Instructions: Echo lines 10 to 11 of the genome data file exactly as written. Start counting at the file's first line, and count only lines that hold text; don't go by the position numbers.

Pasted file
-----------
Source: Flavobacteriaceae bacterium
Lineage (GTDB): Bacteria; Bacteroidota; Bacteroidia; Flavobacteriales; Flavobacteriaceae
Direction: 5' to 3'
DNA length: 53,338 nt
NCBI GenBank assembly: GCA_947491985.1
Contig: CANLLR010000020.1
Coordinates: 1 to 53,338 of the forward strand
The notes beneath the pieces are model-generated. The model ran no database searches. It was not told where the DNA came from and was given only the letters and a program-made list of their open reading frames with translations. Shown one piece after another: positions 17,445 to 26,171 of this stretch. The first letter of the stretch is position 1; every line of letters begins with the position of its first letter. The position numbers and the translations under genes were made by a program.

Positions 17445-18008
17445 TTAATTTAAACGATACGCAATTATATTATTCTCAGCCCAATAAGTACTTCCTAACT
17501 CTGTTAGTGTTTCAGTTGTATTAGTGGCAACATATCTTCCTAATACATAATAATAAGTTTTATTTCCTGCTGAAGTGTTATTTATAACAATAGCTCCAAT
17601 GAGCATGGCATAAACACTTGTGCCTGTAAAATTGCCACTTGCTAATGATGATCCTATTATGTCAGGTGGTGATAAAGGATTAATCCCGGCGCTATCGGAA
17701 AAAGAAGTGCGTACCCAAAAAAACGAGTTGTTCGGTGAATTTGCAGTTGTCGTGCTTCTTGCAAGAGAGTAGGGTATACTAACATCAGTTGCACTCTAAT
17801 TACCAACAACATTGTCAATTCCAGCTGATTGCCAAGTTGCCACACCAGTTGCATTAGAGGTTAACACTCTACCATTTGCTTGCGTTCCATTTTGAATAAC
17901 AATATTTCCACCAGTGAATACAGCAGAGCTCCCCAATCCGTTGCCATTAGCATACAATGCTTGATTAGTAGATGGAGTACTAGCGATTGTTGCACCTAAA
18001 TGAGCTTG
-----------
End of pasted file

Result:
17445 TTAATTTAAACGATACGCAATTATATTATTCTCAGCCCAATAAGTACTTCCTAACT
17501 CTGTTAGTGTTTCAGTTGTATTAGTGGCAACATATCTTCCTAATACATAATAATAAGTTTTATTTCCTGCTGAAGTGTTATTTATAACAATAGCTCCAAT